Department of Health

Poisonous mushrooms growing in Melbourne

Health advisory

Advisory number:
Date issued:
12 May 2016
Issued by:
Professor Charles Guest, Chief Health Officer, Victoria
Issued to:
Health professionals, consumers

Key messages

  • Extreme caution is advised when picking and consuming wild mushrooms - if in doubt, don't consume.
  • Poisonous mushrooms including Death Cap mushrooms and Yellow-staining mushrooms are currently growing in and around Melbourne as a result of recent heavy rains.
  • Cooking, peeling or drying these mushrooms does not remove or inactivate the poison.
  • There is no home test available to distinguish safe and edible mushrooms from poisonous mushrooms.
  • Mushrooms purchased from a supermarket, greengrocer or other reputable source are safe to eat.

What is the issue?

Death Cap mushroom (Amanita phalloides).
Death Cap mushrooms

  • Death Cap mushrooms (Amanita phalloides) are highly poisonous. Consuming just one mushroom can kill an adult. Symptoms of poisoning by Death Cap mushrooms can include violent stomach pains, nausea, vomiting and diarrhoea. Symptoms may subside after one or two days but this does not indicate recovery. Serious liver damage may well have occurred that may result in death.
  • These mushrooms grow under oak trees and are 40-160mm in diameter. The cap ranges in colour from pale yellow green to olive brown and the ridges on the underside of the cap are white. The base of the stem has a membrane 'cup'.

Yellow-staining Mushroom (Agaricus xanthodermus).
Yellow-staining mushrooms

  • The Yellow-staining Mushroom (Agaricus xanthodermus) is the cause of most poisonings due to ingestion of wild fungi in Victoria. Consuming Yellow-staining mushrooms causes nausea, stomach cramps, diarrhoea and vomiting. The severity of symptoms varies with the amount eaten.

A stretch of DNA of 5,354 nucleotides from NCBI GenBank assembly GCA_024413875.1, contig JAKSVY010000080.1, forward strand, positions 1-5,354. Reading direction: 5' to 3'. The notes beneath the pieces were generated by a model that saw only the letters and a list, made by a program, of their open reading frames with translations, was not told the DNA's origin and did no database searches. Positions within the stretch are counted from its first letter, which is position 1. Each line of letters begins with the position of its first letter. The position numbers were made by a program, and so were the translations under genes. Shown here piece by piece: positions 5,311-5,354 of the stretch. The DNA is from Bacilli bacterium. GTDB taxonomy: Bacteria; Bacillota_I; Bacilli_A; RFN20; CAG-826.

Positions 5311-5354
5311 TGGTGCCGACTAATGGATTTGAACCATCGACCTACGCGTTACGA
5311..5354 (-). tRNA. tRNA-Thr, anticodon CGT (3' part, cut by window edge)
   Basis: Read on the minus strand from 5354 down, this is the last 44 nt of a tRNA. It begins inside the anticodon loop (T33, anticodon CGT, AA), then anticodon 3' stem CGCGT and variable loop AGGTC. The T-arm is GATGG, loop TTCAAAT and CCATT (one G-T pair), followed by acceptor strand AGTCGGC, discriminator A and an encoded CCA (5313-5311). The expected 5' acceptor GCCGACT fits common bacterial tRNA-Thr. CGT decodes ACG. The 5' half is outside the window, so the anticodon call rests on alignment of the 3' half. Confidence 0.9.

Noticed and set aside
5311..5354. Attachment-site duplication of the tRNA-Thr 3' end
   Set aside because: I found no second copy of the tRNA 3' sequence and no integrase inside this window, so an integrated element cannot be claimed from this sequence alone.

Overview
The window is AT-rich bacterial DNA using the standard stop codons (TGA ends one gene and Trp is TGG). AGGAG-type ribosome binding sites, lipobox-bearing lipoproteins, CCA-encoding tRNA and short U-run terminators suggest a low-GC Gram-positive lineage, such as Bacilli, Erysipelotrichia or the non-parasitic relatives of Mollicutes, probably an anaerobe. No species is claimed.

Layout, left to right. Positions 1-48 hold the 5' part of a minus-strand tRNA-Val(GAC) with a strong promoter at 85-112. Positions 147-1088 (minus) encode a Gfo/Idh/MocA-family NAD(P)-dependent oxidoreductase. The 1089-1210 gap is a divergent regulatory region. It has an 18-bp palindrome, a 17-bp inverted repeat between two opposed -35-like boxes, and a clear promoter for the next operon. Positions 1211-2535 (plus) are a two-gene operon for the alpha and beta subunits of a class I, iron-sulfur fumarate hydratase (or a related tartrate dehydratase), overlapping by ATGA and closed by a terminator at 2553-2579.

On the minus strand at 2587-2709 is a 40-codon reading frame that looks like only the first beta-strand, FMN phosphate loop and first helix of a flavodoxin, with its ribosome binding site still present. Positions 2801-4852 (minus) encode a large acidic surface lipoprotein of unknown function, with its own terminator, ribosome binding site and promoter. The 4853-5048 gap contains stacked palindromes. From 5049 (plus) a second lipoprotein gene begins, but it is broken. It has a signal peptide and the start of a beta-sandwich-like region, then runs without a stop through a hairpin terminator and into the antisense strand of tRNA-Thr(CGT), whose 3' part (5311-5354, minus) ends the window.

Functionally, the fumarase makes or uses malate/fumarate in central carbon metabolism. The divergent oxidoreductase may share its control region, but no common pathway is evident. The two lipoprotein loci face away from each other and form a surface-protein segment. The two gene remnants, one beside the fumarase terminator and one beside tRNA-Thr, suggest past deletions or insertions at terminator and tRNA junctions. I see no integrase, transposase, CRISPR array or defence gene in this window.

• This mushroom looks very similar to the Cultivated Mushroom (Agaricus bisporus) and to edible wild mushrooms such as the Field Mushroom (Agaricus campestris). In urban areas the Yellow-staining Mushroom is unfortunately much more common than edible mushrooms. It can grow in large troops in lawns and gardens.

Who is at risk?

Anyone who has collected and consumed a wild mushroom of unknown species is putting themselves at risk of potential poisoning.

Consuming poisonous mushroom puts you at risk of serious illness. Consuming a Death Cap mushroom may result in death.

Prevention / treatment information

In most cases, the sooner treatment can begin, the better the outcome for the patient. If it is suspected that you or your child have eaten a poisonous mushroom, do not wait for symptoms to occur before seeking medical attention.

Provide a sample of the mushroom consumed if possible to ensure it is properly identified.

Contact the Victorian Poisons Information Centre immediately on 131 126.

Reviewed 13 May 2016


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